In Descartes’ first Meditation he is searching for a way to determine whether something is true. After finding that numerous opinions that he had previously believed to be true were in fact false he seeks to discover a secure foundation for his beliefs. To do so, he must discover something indubitable. However, throughout Meditation I Descartes is unable to be fully certain of anything and thus is unable to find a secure foundation for his beliefs which is why I will argue that we have no knowledge of the external world. In order to prove that we have no knowledge of the external world one must first define the two.

I will use Descartes definition of knowledge as a conclusively justified, true belief. For the purpose of this essay I will define the external world as all a priori and a posteriori knowledge. As defined in Philosophical Problems by Laurence BonJour and Ann Baker, a priori are reasons independent from experience and a posteriori are reasons based on or derived from experience. So the two types of knowledge are that which you’ve experienced (a posteriori) and that which is independent of experience but you have prior knowledge of (a priori).

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Descartes examines both types of knowledge in Mediation I in order to determine whether either can be certain or if they have doubts. According to Descartes’ Dream Argument in Mediation 1 we cannot trust our beliefs based on sense experience. Since any experiences you can have while awake can also be dreamt, you can never know for sure whether they happened or not. You must know you are not dreaming in order to trust your experiences. However, it is impossible to know that you are not dreaming.

Because of the possibility that our sense experience actually occurred in a dream and thus cannot be justified by experience, it is impossible to trust any of our sense experience. Therefore, we cannot know anything about the external world on the basis of our sensory experience. As seen in Descartes’ Evil Genius Argument in Mediation 1, we cannot trust our beliefs that are independent of experience. All knowledge about simple and general things is independent of experience for example, mathematics. These beliefs are dubitable because of the possibility of an Evil Genius who has the ability to deceive our thoughts.

Although one has the idea that 2+2=4, the Evil Genius could instill in our minds that instead 2+2=5. Because we the possibility that there is an Evil Genius who can deceive our thoughts we can’t trust our beliefs to be true and therefore cannot trust our beliefs that are independent of experience. Furthermore, we can’t know anything about the external world on the basis of our beliefs independent of experience. Nevertheless, the Evil Genius Argument and the Dream Argument are disproved by Descartes in his third Meditation by stating that he can trust that his clear and distinct thoughts are true.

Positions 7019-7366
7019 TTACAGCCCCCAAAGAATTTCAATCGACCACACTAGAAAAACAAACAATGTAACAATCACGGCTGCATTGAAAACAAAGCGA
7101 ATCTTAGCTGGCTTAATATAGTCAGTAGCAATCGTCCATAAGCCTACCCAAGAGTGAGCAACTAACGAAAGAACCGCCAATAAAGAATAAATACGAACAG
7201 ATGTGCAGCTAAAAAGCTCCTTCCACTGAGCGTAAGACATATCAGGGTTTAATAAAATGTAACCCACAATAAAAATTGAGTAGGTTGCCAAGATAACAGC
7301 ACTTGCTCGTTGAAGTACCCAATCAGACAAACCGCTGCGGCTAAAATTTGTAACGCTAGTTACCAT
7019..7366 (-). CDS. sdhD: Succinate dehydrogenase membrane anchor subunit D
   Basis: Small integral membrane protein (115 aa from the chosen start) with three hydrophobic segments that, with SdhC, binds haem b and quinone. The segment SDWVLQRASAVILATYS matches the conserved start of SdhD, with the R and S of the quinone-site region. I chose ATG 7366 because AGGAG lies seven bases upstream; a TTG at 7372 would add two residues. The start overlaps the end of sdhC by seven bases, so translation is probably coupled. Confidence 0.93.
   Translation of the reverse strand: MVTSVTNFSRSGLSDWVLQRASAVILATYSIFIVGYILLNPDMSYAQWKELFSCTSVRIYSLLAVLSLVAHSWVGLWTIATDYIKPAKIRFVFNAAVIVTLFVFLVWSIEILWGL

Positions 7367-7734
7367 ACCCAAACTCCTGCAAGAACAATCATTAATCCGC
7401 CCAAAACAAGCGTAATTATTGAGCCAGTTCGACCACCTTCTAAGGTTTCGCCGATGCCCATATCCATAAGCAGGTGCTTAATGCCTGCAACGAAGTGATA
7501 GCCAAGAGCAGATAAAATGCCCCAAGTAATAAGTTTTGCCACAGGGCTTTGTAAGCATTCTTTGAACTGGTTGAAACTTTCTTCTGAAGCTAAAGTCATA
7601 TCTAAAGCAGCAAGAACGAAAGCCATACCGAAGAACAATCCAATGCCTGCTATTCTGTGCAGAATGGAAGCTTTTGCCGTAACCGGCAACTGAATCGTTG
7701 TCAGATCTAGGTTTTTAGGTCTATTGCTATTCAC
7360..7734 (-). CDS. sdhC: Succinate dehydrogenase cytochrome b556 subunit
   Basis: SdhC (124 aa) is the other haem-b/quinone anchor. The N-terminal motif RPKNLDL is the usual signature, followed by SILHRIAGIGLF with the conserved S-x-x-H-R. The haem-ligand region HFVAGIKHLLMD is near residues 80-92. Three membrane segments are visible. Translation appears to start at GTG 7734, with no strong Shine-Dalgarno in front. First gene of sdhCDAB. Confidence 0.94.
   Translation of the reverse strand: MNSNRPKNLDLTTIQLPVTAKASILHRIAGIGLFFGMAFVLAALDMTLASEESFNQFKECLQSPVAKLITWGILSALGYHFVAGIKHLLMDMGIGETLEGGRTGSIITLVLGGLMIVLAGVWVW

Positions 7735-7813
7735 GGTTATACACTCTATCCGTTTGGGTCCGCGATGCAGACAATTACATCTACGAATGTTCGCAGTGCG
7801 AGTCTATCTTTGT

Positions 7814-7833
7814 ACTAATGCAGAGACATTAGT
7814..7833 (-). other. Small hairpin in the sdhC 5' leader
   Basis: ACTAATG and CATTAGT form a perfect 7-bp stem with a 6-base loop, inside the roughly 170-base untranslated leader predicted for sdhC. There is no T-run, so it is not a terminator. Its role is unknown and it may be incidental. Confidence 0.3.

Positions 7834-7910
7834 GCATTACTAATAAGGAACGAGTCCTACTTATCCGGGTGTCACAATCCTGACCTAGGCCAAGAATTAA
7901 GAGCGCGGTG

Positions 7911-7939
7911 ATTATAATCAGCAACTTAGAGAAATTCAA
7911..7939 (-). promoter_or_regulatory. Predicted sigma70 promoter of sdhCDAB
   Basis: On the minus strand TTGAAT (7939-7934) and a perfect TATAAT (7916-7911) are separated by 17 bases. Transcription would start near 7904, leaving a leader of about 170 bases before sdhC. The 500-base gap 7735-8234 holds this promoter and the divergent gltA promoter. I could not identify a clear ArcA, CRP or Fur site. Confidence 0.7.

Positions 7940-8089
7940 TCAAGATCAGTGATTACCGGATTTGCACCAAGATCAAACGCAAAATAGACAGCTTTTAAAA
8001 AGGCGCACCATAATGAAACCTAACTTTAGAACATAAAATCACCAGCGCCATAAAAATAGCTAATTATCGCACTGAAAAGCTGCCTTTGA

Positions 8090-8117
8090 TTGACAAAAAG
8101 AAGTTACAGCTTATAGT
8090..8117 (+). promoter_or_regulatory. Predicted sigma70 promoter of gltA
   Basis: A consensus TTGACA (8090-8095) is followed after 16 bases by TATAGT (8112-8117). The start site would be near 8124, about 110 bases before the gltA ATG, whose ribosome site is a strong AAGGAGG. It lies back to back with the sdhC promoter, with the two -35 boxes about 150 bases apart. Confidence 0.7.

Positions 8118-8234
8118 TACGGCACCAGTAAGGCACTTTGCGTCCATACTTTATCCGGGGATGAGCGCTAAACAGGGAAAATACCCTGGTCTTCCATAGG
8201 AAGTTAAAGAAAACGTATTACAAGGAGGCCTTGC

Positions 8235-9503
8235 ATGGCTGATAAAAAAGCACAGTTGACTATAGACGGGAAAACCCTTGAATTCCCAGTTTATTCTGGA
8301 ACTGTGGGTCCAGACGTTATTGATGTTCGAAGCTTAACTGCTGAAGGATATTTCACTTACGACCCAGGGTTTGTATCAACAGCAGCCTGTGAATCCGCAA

According to Descartes, if God exists then he can trust his clear and distinct ideas because God would not deceive him like the Evil Genius. Descartes has an idea of God and furthermore believes that anything with objective reality must ultimately be caused by something with formal reality. He also believes that any cause must have at least as much existence as the effect. In other words, if one has an idea of something, that idea must have come from something in existence and therefore God must exist. And so, if God exists, Descartes can therefore trust his clear and distinct ideas.

This argument completely overthrows the Dream and Evil Genius Arguments because if he can trust his clear and distinct thoughts then he can trust that his thoughts were not dreams but are real and that his thoughts are not being deceived by the Evil Genius because he can trust them. Therefore this objection concludes that we have knowledge of the external world because we can trust our beliefs based on experience and those independent of experience. However, Descartes’ third Meditation has flaws and therefore is unable to disprove his first Meditation. His objection to the first Mediation in Mediation III is based on the fact that God exists.

If God exists, Descartes can trust his clear and distinct thoughts. However God’s existence is proven by the premise that he can trust his clear and distinct thoughts but that is proven by the existence of God. Therefore, these beliefs are a fallacy and because the rest of his argument is based on the fact that God exists and that he can trust his clear and distinct thoughts, none of Descartes’ third meditation is true. Therefore, Descartes cannot trust his clear and distinct thoughts as well as cannot disprove the Evil Genius Argument or the Dream Argument in Mediation I.

So, because the Evil Genius Argument and the Dream Argument cannot be disproved then our beliefs based on experience as well as our beliefs independent of experience cannot be certain and therefore cannot be trusted. After this realization, Descartes finds that he has no other beliefs except those based on sense experience and those independent of experience and because neither of those beliefs can be trusted, he concludes that he should not trust any of his beliefs. Because none of our beliefs can be found true or be justified, we do not have knowledge of them.

Therefore we do not have knowledge of the external world. We have no knowledge of the external world and it is proven by Descartes’ first Mediation. Because we can never know whether or not we are dreaming, we cannot trust our beliefs based on experience. And because of the possibility that the Evil Genius is deceiving our mind, we can’t trust our beliefs independent of experience. Because knowledge is made up of only a priori and a posteriori knowledge, neither of which we can trust; and knowledge requires certainty, we have no knowledge of the external world.